Toothbrush 411:Which brushes are best?
SEATTLE -- For something so simple as a toothbrush, there sure are a lot of choices. Buying a toothbrush can be daunting. There are fat ones, skinny ones, brushes that surround your teeth, ones that hang up and one that sits up on the counter all by itself. And of course there are all kinds of electric toothbrushes that brush your teeth for you.
Oral-B is even promoting a Bluetooth-connected toothbrush. But Consumer Reports ShopSmart says when you buy a toothbrush most important are the basics.
You want soft bristles because hard bristles can damage your gums, and your tooth enamel. Also, angled bristles of different heights help reach spots that flat bristles can't.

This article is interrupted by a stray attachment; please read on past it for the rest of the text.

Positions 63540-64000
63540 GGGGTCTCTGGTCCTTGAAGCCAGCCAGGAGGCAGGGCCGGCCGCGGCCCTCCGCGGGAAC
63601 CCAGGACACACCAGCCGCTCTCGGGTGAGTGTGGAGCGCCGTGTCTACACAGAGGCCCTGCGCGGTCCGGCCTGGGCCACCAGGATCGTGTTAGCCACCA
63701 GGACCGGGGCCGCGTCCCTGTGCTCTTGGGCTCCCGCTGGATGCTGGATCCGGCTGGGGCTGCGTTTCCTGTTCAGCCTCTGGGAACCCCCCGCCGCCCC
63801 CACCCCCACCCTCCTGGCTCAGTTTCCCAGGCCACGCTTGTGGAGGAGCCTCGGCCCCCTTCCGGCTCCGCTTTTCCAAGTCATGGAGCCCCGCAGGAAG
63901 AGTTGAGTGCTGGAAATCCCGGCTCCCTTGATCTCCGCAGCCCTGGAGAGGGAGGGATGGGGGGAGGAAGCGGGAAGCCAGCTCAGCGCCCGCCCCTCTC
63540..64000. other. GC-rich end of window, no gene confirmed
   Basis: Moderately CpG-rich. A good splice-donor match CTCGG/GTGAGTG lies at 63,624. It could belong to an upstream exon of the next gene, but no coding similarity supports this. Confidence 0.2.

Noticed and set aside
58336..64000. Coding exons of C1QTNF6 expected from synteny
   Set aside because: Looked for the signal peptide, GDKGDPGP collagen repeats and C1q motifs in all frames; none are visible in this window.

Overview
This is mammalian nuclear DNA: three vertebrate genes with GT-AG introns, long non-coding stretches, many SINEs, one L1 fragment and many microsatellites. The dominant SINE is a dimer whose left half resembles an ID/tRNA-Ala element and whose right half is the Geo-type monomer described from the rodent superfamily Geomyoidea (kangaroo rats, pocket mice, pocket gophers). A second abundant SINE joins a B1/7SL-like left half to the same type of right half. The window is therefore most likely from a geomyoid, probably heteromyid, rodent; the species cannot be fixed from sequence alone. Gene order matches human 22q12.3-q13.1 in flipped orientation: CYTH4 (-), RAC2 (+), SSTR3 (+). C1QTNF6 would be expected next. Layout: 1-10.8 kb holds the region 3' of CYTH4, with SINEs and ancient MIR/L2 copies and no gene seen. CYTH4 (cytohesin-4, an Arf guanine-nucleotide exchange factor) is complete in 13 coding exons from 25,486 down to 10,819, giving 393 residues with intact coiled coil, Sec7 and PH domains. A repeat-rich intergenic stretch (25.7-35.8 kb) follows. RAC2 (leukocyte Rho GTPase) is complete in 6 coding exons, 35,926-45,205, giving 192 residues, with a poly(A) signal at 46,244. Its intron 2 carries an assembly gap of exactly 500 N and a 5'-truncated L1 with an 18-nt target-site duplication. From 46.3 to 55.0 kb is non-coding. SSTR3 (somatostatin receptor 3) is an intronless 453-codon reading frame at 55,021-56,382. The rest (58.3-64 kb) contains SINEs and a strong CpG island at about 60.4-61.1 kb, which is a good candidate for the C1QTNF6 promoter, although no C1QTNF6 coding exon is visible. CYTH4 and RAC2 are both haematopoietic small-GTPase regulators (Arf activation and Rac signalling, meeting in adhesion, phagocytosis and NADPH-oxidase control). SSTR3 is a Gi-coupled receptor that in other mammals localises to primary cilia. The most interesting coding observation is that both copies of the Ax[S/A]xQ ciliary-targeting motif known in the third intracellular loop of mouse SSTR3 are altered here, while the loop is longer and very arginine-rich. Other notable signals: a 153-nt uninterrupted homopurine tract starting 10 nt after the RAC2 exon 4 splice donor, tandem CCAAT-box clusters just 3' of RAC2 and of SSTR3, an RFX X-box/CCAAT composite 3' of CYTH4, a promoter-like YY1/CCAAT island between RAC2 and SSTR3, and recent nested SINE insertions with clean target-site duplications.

And a toothbrush with a bent neck can make it easier to reach behind and around your teeth.
As for the question "electric versus manual?" ShopSmart says they both work equally well. You just have to use them twice a day, for about two minutes each time.
Far more important than which toothbrush you buy is taking the time to use it. Don't rush your brushing.
And remember to replace your toothbrushes every three months, or sooner, if you notice it's fraying and wearing out.